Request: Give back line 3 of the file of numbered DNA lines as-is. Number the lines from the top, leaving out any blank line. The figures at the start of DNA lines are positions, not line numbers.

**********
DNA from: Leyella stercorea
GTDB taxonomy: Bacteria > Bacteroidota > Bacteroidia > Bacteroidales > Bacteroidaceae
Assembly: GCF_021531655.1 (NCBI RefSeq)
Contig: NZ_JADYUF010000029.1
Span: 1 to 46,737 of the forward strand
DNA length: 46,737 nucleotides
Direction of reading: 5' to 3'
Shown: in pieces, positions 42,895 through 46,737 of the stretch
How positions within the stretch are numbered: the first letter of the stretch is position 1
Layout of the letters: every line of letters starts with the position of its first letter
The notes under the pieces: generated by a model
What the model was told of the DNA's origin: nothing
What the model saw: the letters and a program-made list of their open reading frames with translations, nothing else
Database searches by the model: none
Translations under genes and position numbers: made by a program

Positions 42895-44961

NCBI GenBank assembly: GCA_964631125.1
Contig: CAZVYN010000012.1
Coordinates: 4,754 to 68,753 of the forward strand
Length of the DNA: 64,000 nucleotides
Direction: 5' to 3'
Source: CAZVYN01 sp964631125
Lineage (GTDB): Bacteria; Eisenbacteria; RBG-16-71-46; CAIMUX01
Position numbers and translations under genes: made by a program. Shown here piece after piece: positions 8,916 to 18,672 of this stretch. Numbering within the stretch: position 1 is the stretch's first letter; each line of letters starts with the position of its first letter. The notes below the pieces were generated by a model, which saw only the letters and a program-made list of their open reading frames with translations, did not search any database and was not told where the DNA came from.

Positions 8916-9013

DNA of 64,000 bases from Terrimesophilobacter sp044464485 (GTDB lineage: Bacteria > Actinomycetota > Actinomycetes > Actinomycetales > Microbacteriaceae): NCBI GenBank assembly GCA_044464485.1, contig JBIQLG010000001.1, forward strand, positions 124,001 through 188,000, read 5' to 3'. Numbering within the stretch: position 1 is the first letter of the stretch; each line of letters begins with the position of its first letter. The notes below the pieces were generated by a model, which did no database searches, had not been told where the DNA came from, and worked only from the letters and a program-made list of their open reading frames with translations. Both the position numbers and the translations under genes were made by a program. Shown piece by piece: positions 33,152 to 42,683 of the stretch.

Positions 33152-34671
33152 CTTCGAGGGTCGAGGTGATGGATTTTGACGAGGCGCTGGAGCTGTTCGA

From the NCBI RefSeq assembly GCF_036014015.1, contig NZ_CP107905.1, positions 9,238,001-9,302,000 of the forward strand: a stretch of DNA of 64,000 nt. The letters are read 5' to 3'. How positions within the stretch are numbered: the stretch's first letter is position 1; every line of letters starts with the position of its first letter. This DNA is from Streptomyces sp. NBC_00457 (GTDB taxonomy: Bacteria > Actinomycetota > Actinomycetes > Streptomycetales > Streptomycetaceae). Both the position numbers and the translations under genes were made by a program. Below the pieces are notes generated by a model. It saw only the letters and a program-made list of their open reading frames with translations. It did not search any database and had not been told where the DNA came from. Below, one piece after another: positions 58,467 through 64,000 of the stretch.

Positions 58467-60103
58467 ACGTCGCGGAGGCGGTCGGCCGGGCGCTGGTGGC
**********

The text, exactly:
Assembly: GCF_021531655.1 (NCBI RefSeq)